Even her sunglasses couldn’t hide the look of amusement in her eyes. “Poor thing. You must be desperate.”
Through no fault of their own, carp don’t enjoy the best reputation. Understandable when you’re the cellar dweller, the janitor of your domain, picking over everyone else’s left-overs. Yet the last few years have seen a change in attitude to carp among fly fisherman – some even openly admit to deliberately targeting them. They grow big and strong, and if you close your eyes and imagine real hard, you can almost tell yourself you’re bonefishing.
When Pinky suggested we go carping, I thought what the hell. He, Caveman and Bill had been down to the lakes a few days previous, enjoying great success. It’d been a month since I’d had a rod in my hand, and with snowmelt and runoff everywhere I wasn’t about to turn down an opportunity to fish.
Crossing over Poncha Pass, you enter a different world. The San Luis Valley, the largest alpine valley in the world, opens out before you, the highway running south straight as an arrow, through Old Mexico. People here still scratch a living out of the earth as they have done for centuries, Utes, Hispanics and Anglos. It is a place where for less than the price of a new pick-up, a person can buy a big square of land to get away from it all. You just need to make peace with the wind, dust, heat and cold, and have an affinity for miles of greasewood and rabbitbrush.
Rigging our rods lakeside, I took in the view. The Sangres stretched north to south as far as the eye could see. Drought has dropped the lake level to where you can wade from one side to the other, a half mile or more, without getting in over your hips. The mud on the shoreline has been baked to a parched crust, the lake’s waters a milky brown, tinged blue under the cloudless sky. There is something serene, something other worldly, about the place. It has juju, a presence. It’s one of the few places in the world where you stand an equal chance of catching a fish, or getting abducted by an alien.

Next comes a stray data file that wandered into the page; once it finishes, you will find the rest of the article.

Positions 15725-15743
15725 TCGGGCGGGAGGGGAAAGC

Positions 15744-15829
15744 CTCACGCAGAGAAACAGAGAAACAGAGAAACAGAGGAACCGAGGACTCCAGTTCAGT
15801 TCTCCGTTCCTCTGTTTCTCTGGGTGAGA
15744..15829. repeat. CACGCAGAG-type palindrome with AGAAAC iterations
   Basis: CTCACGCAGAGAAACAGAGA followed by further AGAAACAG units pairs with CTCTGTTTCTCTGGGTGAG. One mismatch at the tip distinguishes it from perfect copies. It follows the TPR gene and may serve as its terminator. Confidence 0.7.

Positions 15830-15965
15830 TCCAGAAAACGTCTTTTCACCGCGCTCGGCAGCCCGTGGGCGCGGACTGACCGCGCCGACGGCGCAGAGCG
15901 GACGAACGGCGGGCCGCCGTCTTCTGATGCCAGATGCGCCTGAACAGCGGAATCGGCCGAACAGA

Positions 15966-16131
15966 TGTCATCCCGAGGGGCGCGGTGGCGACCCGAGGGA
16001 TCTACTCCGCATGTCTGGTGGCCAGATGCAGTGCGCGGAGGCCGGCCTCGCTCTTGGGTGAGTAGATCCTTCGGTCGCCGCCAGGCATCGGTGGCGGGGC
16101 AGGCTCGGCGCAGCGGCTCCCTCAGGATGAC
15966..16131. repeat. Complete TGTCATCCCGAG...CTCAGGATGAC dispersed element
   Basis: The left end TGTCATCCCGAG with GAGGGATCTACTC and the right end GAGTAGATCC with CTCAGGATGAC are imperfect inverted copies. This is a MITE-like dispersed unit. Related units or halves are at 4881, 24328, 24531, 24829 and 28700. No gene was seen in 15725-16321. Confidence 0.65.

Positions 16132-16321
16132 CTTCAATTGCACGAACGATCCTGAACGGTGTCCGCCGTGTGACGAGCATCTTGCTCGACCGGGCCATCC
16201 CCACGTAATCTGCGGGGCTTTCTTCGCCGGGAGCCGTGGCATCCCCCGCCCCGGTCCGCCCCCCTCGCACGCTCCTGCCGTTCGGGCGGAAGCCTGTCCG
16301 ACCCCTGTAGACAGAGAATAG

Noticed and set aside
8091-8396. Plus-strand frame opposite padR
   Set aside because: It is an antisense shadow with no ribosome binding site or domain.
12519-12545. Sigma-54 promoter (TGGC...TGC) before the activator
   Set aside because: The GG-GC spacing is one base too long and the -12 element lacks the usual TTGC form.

Subsurface, the lake’s inhabitants dwell in a world of murky twilight to pitch black. Visibility is little more than six inches. Stepping out into the water takes faith – it’s like stepping out into a cloud. There is no measure for depth, the smooth, muddy lake bed reassuring you to keep putting one foot in front of the other.
With no structure to cast to, no current save that generated by the fickleness of the wind, you look for “nervous water” to betray the possibility of a fish – somewhere your gut tells you there is activity – bubbles on the surface, a dark splotch or swirl in the milky gloom, a shadow near the surface, perhaps real, perhaps a trick of wind and light. If ever a setting typifies the optimism of fly fishing, this is it. Cast retrieve, cast retrieve, move a little, scan the water, cast retrieve. You fall into a kind of self hypnosis. There’s plenty of time to let your mind wander.
Random thoughts flit through your head: what happened to that girl you had your first crush on in middle school? What is it about politicians and their penises? Why is part of the lake’s surface is rippled by wind, but not moving closer? Then a tug on the end of your line wakes you from your reverie. You feel your fly come loose from whatever it was chewing on it, and let out an expletive heard across the other side of the lake. Spanked again, dammit. Concentrate.
By the end of the day, gorgeous and cloudless, I’d walked about two miles back and forth across the lake, on my feet for six hours, all for four strikes and no hook ups. Pinky fared about the same, while Caveman carried the banner with a fish landed and several more broken off. With a couple of hours of video footage of me staring around and casting to nothing, I had to pirate these photos of the previous trip from Pinky. Despite the lack of success, I’d go back in a heartbeat.